By Derrick Stanley
Medical marijuana advocates in Arkansas are scrambling to meet a July 8 deadline to submit petitions for medical marijuana legalization. They worry that competing measures may divide support for the issue.
"It will be enough to split the vote and both will fail," said Melissa Fults, campaign director for Arkansans for Compassionate Care.
Fults says her group has gathered over 70,000 valid signatures from registered voters, well over the 67,887 required to get the act on the ballot. They plan to continue gathering signatures to ensure that any duplicate or invalid signatures are taken into consideration.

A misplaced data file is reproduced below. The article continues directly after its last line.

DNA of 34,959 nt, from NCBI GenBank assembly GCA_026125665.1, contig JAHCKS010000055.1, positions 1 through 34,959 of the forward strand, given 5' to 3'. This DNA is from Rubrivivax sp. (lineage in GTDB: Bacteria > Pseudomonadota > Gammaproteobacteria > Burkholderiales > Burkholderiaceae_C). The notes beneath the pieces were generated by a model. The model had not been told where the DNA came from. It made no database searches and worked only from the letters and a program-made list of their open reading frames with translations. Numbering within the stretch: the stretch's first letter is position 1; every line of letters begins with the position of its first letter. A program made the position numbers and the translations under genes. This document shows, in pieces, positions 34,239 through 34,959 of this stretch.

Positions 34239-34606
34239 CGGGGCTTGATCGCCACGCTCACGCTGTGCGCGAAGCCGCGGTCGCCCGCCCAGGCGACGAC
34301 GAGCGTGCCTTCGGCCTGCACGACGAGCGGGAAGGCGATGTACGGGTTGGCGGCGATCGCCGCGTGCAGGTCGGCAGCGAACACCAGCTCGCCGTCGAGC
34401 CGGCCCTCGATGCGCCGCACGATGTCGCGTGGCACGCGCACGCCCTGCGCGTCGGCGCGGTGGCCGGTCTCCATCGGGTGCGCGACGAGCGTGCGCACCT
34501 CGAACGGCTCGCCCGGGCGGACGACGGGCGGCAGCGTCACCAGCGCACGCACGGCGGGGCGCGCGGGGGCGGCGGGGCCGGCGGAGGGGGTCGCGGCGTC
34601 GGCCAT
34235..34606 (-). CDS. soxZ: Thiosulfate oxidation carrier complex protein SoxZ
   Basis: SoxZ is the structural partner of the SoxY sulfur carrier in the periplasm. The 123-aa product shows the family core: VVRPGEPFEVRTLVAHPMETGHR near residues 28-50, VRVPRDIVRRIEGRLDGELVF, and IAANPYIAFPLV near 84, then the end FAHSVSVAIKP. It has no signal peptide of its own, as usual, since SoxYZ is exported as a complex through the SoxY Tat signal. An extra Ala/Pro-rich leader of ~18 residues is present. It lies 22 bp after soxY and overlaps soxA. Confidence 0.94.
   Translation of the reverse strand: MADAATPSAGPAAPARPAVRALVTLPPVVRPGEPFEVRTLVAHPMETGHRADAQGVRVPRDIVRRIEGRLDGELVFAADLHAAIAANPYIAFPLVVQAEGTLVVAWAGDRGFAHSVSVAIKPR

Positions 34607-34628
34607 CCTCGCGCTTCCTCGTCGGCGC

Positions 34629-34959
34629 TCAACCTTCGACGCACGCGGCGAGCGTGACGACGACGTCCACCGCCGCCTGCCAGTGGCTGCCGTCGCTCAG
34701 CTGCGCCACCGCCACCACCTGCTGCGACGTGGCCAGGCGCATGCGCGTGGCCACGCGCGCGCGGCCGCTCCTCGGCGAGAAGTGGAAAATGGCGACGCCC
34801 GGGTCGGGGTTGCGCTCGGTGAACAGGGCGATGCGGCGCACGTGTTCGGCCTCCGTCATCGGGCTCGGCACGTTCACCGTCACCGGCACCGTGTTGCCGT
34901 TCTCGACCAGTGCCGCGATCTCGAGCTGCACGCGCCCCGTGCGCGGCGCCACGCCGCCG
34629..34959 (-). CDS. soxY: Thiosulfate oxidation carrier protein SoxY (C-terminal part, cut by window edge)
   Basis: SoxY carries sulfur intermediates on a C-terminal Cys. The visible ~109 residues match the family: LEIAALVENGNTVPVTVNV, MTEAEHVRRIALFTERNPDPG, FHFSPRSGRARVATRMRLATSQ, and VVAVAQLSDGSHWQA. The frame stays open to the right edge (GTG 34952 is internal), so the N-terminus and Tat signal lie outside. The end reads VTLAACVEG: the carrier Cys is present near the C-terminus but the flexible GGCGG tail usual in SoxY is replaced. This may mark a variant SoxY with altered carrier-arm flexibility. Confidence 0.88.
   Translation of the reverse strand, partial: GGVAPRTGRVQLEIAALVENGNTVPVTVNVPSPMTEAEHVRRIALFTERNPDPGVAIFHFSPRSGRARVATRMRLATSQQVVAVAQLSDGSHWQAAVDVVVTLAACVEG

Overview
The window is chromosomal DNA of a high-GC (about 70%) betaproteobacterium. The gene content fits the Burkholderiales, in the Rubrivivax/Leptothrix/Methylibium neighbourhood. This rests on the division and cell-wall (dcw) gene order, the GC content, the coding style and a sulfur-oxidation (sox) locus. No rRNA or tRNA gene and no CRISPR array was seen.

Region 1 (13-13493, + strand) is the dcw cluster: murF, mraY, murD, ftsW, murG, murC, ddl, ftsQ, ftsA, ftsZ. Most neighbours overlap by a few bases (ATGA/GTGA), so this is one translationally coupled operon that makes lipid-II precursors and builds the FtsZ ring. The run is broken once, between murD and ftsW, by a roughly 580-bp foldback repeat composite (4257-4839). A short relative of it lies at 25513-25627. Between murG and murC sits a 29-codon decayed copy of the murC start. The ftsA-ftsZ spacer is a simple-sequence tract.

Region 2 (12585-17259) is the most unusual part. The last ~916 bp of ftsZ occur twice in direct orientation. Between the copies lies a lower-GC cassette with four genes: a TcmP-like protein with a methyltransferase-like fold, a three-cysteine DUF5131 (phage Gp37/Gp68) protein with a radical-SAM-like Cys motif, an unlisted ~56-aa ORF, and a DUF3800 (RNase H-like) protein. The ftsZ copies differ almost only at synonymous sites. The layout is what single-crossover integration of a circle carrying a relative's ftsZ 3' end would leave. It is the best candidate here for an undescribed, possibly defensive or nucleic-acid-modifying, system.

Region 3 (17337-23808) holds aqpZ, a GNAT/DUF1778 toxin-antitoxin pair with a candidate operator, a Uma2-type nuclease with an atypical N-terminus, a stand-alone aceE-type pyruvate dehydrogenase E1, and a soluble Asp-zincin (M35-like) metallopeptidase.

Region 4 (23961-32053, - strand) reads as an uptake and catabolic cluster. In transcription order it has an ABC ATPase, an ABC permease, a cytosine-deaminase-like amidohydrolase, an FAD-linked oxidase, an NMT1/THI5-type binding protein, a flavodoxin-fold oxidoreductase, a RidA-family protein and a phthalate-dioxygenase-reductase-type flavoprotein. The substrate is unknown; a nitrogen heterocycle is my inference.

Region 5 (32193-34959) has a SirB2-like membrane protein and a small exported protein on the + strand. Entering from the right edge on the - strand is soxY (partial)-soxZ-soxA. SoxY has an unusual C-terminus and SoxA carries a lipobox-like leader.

The Arkansans for Compassionate Care had their initiative approved by former Attorney General Dustin McDaniel in September of 2014, and the group has been gathering signatures and support ever since.
David Couch, the Little Rock lawyer behind a competing medical marijuana proposal, says he's not worried about the prospect of both measures being on the ballot. Couch said he's gathered support from more than 40,000 registered voters, nearly half of the 84,859 required to put his plan on the ballot. Because his proposal would be a constitutional amendment, it requires more signatures.